Bike Share head injury study

Given these results, the conclusion that “steps should be taken to make helmets available” for bike share systems doesn’t follow. Maybe helmets would have reduced the total number of head injuries, but this study doesn’t illustrate that at all.

Helmets prevent leg injuries!

This study was authored by Dr. Frederick Rivara, Adjunct Professor of Epidemiology at the University of Washington School of Public Health in Seattle. Rivara still brags about his infamously flawed “seminal research on the effectiveness of bicycle helmets” in 1989 that has been thoroughly discredited. This 1989 landmark study compared inner city children riding with heavy traffic in commercial and industrial areas, who didn’t wear helmets, with the path-riding children of wealthier suburbanites who rode with helmets. Rivara and his colleague Dr Robert Thompson concluded that helmets reduce head injury rates by 85%. Thompson and Rivara steadfastly stood by their 85% conclusion even after others took the same data to show that helmets reduced the rate of leg injuries by a similar amount.

The cities with bike-share programs were Boston, Miami Beach, Minneapolis, Washington, D.C., and Montreal, Quebec. None of the programs provided helmets to users during the study period. The control cities without bike-share programs were Los Angeles, Milwaukee, New York City, Seattle and Vancouver, British Columbia.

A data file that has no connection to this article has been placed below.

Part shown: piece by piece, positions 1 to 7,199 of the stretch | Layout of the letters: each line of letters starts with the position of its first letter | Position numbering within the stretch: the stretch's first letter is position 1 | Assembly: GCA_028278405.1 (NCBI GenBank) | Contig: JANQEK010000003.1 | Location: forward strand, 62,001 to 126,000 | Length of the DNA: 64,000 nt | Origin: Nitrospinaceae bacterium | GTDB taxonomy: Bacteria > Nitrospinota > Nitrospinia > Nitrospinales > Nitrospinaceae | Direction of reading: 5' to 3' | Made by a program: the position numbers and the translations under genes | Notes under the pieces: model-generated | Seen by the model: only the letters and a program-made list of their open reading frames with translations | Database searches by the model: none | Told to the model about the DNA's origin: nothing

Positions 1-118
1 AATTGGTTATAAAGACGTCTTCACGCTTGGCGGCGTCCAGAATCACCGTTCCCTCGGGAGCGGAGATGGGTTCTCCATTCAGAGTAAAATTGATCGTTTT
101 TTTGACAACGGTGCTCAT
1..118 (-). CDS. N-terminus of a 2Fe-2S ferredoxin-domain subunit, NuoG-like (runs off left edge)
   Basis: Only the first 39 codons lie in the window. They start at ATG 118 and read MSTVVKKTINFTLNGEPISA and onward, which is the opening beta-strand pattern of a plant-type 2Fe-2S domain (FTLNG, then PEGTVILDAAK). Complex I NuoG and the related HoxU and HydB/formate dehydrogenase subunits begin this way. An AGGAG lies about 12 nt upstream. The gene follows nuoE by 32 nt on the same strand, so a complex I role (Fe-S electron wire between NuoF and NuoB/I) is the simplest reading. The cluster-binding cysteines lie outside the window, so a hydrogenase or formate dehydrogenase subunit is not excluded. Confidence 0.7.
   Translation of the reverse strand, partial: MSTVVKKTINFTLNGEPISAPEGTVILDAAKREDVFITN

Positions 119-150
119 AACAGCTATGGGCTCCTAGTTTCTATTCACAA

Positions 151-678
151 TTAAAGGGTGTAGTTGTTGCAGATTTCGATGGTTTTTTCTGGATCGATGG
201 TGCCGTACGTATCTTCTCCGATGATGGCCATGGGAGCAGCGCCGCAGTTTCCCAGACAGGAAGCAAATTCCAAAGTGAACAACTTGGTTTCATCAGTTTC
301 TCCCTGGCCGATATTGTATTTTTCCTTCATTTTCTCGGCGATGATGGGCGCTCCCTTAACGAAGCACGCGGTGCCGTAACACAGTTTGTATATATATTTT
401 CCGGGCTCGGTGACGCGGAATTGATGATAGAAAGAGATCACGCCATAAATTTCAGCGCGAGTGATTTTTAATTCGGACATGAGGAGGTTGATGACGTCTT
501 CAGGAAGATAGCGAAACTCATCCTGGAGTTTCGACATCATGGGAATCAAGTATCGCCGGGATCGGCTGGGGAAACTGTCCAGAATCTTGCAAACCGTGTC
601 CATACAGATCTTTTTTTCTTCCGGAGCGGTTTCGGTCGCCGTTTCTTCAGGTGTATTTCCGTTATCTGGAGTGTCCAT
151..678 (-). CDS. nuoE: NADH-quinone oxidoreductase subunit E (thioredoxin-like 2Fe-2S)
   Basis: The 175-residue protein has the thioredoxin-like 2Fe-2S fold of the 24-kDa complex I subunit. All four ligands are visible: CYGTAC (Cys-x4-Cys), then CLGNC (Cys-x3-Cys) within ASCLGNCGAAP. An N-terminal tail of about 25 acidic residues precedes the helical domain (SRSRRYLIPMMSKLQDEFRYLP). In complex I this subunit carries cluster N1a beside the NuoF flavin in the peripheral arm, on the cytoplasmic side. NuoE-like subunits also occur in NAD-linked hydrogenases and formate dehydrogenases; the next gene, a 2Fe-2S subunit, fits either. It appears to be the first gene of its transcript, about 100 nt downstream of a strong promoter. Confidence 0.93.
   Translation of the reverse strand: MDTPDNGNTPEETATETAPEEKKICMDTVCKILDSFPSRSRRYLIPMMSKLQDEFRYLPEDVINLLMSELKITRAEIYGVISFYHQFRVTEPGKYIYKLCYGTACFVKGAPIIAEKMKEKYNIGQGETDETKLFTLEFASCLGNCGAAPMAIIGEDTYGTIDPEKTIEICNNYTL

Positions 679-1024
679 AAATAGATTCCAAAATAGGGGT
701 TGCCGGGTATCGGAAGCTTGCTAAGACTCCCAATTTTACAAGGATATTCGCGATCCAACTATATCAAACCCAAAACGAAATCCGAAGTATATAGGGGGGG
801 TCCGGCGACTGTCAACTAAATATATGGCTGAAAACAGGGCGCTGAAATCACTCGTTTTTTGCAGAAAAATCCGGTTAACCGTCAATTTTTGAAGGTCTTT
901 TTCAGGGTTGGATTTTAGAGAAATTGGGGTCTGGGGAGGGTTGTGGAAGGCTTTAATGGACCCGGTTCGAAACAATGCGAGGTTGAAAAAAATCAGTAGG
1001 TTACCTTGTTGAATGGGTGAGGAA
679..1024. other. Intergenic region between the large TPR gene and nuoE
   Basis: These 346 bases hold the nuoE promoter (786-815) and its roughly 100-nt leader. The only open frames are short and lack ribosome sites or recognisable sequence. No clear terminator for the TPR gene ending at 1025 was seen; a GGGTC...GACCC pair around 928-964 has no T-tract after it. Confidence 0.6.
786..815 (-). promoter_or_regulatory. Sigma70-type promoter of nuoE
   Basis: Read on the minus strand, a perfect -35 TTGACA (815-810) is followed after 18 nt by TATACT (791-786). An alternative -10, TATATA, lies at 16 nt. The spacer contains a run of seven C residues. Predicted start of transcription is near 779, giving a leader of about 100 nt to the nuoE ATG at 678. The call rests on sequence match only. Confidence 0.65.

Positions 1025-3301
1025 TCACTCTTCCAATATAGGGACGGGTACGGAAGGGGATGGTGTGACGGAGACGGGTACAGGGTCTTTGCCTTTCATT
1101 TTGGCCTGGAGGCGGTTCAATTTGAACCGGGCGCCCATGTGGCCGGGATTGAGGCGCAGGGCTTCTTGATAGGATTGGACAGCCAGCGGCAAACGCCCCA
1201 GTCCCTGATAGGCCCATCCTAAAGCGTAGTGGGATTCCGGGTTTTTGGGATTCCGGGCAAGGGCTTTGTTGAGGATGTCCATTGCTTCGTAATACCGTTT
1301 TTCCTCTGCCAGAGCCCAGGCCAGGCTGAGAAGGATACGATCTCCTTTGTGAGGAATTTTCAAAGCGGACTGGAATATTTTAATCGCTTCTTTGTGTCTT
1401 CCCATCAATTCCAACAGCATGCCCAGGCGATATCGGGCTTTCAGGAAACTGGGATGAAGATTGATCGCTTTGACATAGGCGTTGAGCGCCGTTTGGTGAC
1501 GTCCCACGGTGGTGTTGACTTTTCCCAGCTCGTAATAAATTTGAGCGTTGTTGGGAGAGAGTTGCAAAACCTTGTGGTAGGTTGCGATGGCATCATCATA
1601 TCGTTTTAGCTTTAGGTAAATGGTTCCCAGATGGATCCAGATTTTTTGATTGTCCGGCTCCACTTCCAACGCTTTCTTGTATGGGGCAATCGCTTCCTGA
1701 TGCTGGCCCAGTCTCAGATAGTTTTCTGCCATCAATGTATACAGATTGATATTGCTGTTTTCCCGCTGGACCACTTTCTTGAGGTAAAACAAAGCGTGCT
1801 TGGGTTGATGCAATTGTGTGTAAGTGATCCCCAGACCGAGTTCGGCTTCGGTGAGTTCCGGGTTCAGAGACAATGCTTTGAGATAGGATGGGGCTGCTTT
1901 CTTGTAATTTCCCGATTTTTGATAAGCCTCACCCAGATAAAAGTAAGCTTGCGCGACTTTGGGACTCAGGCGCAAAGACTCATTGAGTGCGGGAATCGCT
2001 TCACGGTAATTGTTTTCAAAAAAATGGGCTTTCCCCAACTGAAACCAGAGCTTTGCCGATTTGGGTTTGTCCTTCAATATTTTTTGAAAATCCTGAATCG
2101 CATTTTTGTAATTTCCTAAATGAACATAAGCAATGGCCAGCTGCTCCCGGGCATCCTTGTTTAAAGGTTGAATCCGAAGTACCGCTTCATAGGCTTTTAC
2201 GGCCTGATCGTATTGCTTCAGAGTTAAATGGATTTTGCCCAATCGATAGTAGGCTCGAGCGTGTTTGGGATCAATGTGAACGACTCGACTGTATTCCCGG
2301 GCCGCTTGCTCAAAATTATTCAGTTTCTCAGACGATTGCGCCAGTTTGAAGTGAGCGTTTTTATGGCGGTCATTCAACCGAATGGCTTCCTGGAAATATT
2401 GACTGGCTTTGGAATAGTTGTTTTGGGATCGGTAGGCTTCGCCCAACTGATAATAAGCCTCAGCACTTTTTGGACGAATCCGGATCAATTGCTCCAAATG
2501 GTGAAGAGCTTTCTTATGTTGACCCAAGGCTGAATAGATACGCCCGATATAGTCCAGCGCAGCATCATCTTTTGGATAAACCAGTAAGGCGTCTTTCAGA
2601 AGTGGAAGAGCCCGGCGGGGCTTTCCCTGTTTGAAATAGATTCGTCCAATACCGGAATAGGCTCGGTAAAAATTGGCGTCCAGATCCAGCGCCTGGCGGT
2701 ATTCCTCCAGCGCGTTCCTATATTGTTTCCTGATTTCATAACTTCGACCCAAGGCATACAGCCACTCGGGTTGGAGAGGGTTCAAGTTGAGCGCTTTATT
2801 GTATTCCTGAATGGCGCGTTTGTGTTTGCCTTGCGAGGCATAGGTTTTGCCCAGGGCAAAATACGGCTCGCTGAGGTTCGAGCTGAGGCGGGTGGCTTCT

After I wrote this I found Streetsblog covers this same headline grabbing news, taking the Washington Post to task for their misleading characterization of the study. Angie Schmitt spoke with University of British Columbia public health professor Kay Ann Teschke about the results, who says “I really feel badly that this wrong information is getting out there. I don’t really think the results support their conclusion much.”

Graph of injuries filched from Professor Kay Ann Teschke. Professor Teschke researches cycling in cities.


  1. A recent better study looking at the impact of bike share on a more relevant metric, which is…

    “sum of years of life lost owing to premature mortality (YLL) and years of healthy life lost due to disability (YLD)”

    They found bike share is good for middle aged to older males, and a wash for everyone else. Note no paywall, so read away.

  2. Thanks Lars. The Thompson & Rivara 1989 study where we get the mythical and widely repeated 85% figure was also authored by Dr Rivara, who authored this latest bike share study. I’ve expanded the paragraph about Rivara a little to further explain his participation.

  3. Roberthurst, I have the same suspicion. And I’m not a conspiracy-minded person, I just smell a rodent.

  4. As far as I can tell, Dr Rivara’s research is mostly funded through either government grants from agencies such as the NIH, and sometimes through the non-profit Snell Memorial Foundation.

    He’s certainly capable of quality research and as an epidemiologist he understands what he’s doing. I’d argue that this specific bike share study is valuable. I think I’d conclude that we should take a look at why the number of head injuries declined less than the number of non-head injuries. Drawing the conclusion he did is a real puzzle.

  5. The Snell Memorial Foundation may be non-profit, but that doesn’t mean that they are somehow without a bias. SMF’s sole purpose is to test and certify helmets for a variety of human-powered activities and motorsports; the bulk of their income is from “program revenues,” which is presumably testing fees paid by helmet manufacturers. They are undoubtedly interested in promoting the use of helmets.